This technique is also called ”Approval Testing”, ”Snapshot Testing” or ”Golden Master” in the wild. Same stuff.

And I also blogged about it: the 3 steps to add tests on Legacy Code when you have short deadlines.

Having short deadlines is a very common situation. When you are in a hurry, it’s hard to take the time not to make things worse. Hopefully, there’s something you can do…

Use Sprout & Wrap techniques to add code when you don’t have time to refactor

Big lumps of code have a gravitational force. They attract more code.

It’s the Broken Window theory: a little disorder calls for more serious crimes. If the class is already 2,000 lines-long, who cares that you add 3 more if statements?

Well, you should. Now you have to maintain a 2,010 lines-long class!

But what if you really, really don’t have time to write tests for that class? That’s just 3 if statements and you might not feel like you can justify taking 2 days for that — although you should.

In such a tricky position, you can still make the right call with these 2 techniques.

1. The Sprout technique

  1. Create your code somewhere else.
  2. Unit test it.
  3. Identify where you should call that code from the existing code: the insertion point.
  4. Call your code from the Legacy Code.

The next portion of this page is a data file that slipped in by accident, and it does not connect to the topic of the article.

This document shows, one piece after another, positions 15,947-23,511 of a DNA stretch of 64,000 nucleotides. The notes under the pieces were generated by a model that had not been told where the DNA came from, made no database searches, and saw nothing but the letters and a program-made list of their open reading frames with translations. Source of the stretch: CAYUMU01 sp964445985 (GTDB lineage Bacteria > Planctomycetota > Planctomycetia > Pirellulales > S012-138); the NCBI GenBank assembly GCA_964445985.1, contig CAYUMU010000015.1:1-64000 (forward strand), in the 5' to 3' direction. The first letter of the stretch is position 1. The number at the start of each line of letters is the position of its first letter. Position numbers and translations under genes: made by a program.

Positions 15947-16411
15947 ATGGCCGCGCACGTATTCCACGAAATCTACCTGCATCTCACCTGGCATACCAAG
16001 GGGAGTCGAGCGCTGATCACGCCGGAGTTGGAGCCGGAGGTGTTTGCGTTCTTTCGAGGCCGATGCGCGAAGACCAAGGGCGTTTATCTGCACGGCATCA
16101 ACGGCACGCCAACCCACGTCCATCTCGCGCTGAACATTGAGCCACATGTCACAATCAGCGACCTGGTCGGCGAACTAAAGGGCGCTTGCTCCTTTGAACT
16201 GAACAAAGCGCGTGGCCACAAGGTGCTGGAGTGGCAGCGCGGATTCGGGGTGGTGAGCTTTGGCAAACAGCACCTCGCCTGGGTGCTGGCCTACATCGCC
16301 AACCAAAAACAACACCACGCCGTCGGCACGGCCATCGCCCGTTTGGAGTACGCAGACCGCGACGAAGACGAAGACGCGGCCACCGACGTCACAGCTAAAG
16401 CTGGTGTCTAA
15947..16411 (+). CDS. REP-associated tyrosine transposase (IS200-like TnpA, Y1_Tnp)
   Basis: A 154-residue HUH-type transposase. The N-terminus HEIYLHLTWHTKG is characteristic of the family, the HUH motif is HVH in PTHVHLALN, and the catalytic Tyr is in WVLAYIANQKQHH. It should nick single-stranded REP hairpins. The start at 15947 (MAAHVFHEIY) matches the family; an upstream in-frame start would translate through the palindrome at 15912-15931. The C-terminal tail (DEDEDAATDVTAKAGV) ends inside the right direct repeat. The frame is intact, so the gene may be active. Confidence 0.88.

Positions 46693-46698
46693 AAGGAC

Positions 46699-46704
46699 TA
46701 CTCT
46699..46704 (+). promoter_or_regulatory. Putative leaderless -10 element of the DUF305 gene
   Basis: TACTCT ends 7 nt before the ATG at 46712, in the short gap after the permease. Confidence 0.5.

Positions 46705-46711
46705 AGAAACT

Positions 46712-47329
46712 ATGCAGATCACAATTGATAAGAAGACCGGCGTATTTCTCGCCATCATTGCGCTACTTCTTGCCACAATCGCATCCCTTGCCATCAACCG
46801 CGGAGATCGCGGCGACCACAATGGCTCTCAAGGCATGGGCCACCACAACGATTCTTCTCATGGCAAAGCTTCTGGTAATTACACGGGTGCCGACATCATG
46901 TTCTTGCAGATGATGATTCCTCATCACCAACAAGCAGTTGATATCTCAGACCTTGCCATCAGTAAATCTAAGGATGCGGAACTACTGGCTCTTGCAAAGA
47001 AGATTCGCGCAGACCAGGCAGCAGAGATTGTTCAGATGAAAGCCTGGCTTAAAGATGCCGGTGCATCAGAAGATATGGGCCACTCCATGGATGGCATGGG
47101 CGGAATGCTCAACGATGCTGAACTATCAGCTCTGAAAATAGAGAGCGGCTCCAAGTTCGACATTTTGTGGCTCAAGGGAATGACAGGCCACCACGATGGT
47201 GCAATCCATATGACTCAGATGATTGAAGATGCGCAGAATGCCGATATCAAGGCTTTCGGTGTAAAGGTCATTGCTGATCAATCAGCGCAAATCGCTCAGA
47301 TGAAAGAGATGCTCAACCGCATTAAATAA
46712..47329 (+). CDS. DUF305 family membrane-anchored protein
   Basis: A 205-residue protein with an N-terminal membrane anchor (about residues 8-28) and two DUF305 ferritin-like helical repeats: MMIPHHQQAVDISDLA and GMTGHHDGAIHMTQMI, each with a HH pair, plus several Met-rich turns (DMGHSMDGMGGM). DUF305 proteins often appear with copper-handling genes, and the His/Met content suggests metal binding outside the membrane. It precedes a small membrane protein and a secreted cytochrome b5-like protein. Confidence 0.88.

Consider the following example:

class TransactionGate {
  // … a lot of code

  postEntries(entries) {
    for (let entry of entries) {
      entry.postDate()
    }

    // … a lot of code

    transactionBundle.getListManager().add(entries)
  }

  // … a lot of code
}

Say you need to deduplicate the entries, but postEntries() is hard to test and you really don’t have time for that.

You can sprout the code somewhere else, like in a new method uniqueEntries().

This new method, you can test easily, because it’s isolated.

Then, insert a call to that method in the existing, non-tested code. Minimal change, minimal risk.

class TransactionGate {
  // … a lot of code

  uniqueEntries(entries) {
    // Some clever logic to dedupe entries, fully tested!
  }

  postEntries(entries) {
    const uniqueEntries = this.uniqueEntries(entries)

    for (let entry of uniqueEntries) {
      entry.postDate()
    }

    // … a lot of code

    transactionBundle.getListManager().add(uniqueEntries)
  }

  // … a lot of code
}

The diff might be clearer:

class TransactionGate {
  // … a lot of code

+  uniqueEntries(entries) {
+    // Some clever logic to dedupe entries, fully tested!
+  }

  postEntries(entries) {
+    const uniqueEntries = this.uniqueEntries(entries)
+
+    for (let entry of uniqueEntries) {
-    for (let entry of entries) {
      entry.postDate()
    }

    // … a lot of code

+    transactionBundle.getListManager().add(uniqueEntries)